Games have finally stepped into this realm of entertainment where it’s known as a big thing.
With a guy like David Tennant, are there going to be any nods to his tenure as Doctor Who? Or are you trying to stay away from that kind of pop culture references?
CD: Yeah, when we decided to go stylistically real-world and real characters, we can’t see him pulling out a sonic screwdriver and talking about the Time Lords. However, there are some subtle nods and very hidden away in some of the Easter Eggs that could be construed in certain ways. That’s as far as I’m gonna get into it, but I have no doubt that the fans will find and catch and broadcast those when they find them.
The Zombies experience has become such an intrinsic part of Call of Duty but how do you coordinate the Call of Duty core game team and the Zombies team?
JH: The Call of Duty franchise is a large and complicated beast. We are essentially a team of teams. You’ve got a core technology team, a character team. We’ve got a marketing, PR, logistics, IT, there’s a lot of people who need to do all their jobs for it to happen. We have a dedicated core team on Zombies that handcrafts the assets that we see in the game. So they do it all day, every day. Very passionate about it, very focused on it. That’s where we get the quality and the kind of expression of art that you want to see. We really represent a larger team of craftsmen who do all the lighting, all the animation, all the characters, all that.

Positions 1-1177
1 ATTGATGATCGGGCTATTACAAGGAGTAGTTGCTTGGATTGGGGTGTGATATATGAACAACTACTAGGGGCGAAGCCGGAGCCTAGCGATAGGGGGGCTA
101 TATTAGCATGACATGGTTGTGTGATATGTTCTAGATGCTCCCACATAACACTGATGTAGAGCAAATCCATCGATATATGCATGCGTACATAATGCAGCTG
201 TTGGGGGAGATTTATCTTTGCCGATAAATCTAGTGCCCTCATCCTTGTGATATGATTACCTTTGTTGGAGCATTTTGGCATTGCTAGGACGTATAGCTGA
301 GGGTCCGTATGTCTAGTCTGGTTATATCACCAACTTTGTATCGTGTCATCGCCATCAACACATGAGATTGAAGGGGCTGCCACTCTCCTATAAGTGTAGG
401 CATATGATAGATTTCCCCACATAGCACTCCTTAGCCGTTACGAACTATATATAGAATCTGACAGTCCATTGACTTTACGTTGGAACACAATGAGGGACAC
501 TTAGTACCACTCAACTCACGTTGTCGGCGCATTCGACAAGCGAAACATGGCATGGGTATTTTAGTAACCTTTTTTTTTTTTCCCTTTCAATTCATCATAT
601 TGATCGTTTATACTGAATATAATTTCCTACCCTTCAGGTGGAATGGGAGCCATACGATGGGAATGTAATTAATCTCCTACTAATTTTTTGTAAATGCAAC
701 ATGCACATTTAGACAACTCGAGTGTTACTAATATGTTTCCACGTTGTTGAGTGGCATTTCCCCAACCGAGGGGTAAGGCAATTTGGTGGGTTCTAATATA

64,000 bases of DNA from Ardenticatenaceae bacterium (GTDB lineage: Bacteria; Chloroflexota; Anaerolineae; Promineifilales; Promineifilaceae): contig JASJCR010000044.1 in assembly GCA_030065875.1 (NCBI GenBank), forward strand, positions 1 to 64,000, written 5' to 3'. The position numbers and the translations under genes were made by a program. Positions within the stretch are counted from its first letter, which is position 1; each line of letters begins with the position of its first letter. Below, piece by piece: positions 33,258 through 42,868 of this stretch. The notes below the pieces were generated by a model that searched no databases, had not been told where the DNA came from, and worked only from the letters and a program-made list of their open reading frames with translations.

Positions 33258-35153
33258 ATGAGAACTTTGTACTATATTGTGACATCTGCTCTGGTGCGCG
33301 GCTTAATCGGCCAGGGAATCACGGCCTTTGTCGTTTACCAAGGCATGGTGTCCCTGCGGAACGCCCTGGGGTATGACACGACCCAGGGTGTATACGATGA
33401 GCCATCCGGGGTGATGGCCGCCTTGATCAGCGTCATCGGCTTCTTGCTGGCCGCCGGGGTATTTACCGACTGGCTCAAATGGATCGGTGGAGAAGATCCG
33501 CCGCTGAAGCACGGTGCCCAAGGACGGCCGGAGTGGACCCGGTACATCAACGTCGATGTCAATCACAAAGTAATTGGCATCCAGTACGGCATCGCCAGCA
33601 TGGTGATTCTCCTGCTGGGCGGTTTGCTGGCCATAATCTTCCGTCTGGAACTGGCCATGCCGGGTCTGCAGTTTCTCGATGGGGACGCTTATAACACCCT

CD: The nice thing being at Sledgehammer, it’s not like we are in this little ivory tower–or ivory graveyard. The single-player team, the multiplayer team, we meet with them regularly to make sure that any innovations that the teams are doing, we’re taking across and of course, we’ve got the elements of loot and these other bits that we need to be very aware of across the franchise.
JH: We coordinate with other studios, and other division groups as well. It’s a big effort.